Mortality in patients with severe acute alcoholic hepatitis (AH) remains high, leading to interest in the use of extracorporeal liver support.
The molecular adsorbents recirculating system (MARS) is a liver support device in which the patient's blood is dialyzed across an albumin-impregnated membrane.
In this study, researchers from London, England, assessed the safety, efficacy and feasibility of using MARS in patients with severe AH.
The research team treated 8 patients with MARS. All patients were encephalopathic, 5 had Type 1 hepatorenal syndrome and 2 had Type 2.
|Significant improvements in serum bilirubin, creatinine, prothrombin time, and grade of encephalopathy were observed.|
|Journal of Hepatology|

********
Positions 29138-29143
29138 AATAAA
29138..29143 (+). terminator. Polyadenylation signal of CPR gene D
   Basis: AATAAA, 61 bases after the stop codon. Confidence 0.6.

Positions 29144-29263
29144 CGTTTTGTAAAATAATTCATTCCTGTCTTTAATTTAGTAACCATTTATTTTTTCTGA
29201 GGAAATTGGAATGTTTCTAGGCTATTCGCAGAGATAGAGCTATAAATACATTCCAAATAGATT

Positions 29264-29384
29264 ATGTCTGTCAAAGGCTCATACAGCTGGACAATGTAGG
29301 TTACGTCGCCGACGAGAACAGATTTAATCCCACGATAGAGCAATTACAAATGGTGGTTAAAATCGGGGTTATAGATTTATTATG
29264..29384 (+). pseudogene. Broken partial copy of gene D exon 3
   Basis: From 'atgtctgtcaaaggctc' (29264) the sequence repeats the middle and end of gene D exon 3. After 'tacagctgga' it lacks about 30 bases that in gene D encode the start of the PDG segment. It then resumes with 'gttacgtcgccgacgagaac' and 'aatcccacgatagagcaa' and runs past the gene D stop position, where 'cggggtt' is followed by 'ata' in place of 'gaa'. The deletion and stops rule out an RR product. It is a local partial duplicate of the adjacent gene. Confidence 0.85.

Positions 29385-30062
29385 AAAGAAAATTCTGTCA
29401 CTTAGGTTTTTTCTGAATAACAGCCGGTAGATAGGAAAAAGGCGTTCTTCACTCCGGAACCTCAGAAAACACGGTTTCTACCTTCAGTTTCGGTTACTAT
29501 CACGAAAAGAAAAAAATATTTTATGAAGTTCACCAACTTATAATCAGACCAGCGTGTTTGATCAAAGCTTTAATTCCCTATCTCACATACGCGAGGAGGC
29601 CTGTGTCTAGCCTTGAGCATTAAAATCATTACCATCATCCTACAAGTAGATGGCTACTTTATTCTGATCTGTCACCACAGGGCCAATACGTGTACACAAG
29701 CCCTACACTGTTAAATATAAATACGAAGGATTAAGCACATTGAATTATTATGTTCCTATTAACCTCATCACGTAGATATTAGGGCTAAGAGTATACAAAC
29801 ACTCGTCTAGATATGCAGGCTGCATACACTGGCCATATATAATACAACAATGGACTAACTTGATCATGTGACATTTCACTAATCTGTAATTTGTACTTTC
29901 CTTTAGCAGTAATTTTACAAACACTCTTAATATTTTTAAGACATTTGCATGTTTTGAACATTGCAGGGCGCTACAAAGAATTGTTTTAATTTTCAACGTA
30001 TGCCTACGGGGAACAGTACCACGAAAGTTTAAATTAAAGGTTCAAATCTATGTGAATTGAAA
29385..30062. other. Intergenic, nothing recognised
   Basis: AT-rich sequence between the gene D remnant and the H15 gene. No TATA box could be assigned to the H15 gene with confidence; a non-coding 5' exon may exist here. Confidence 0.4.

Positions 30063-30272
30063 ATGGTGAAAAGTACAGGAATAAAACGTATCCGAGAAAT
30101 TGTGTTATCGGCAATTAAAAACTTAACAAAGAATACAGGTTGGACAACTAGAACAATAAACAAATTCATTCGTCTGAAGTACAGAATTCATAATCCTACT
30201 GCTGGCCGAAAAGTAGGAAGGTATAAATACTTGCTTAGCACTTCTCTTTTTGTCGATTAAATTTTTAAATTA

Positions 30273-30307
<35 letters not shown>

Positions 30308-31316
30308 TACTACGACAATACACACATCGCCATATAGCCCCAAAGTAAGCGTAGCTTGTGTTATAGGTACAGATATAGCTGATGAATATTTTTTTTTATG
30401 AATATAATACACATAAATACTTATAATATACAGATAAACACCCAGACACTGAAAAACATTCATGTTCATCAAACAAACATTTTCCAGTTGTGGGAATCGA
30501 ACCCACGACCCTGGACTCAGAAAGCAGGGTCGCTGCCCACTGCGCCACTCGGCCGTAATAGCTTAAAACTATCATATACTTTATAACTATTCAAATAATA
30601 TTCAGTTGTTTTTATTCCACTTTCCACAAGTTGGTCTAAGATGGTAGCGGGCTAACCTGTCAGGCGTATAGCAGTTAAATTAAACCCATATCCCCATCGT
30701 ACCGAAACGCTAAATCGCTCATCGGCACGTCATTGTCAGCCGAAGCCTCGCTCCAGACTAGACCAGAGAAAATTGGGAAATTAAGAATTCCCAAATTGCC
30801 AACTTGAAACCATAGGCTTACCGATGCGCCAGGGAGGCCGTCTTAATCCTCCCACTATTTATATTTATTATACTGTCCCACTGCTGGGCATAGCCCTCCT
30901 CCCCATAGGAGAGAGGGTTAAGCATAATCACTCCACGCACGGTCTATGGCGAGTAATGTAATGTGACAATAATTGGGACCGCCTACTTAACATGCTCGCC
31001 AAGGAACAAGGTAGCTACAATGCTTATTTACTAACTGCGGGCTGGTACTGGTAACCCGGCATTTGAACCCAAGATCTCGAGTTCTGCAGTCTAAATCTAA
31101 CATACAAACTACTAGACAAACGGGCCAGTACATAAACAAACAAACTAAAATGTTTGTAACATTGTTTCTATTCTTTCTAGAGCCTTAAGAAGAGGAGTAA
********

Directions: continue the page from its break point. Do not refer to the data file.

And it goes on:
The team performed clinical, biochemical and hemodynamic assessments.
The team discharged 5 patients from hospital, and 4 remained alive at 3-month follow-up. This compares with an estimated survival of about 20%.
The research team identified a significant improvement in serum bilirubin, creatinine, prothrombin time, and grade of encephalopathy.
In addition, sustained improvements in mean arterial pressure, systemic vascular resistance and cardiac output were observed.
Thrombocytopenia was the only MARS-related adverse event observed.
Dr Rajiv Jalan’s team concluded, “MARS resulted in improved liver biochemistry, cardiovascular hemodynamics, renal function and encephalopathy in patients with severe AH, with an apparent reduction in mortality”.
“On this basis, a multi-centre, randomized clinical trial has been initiated.”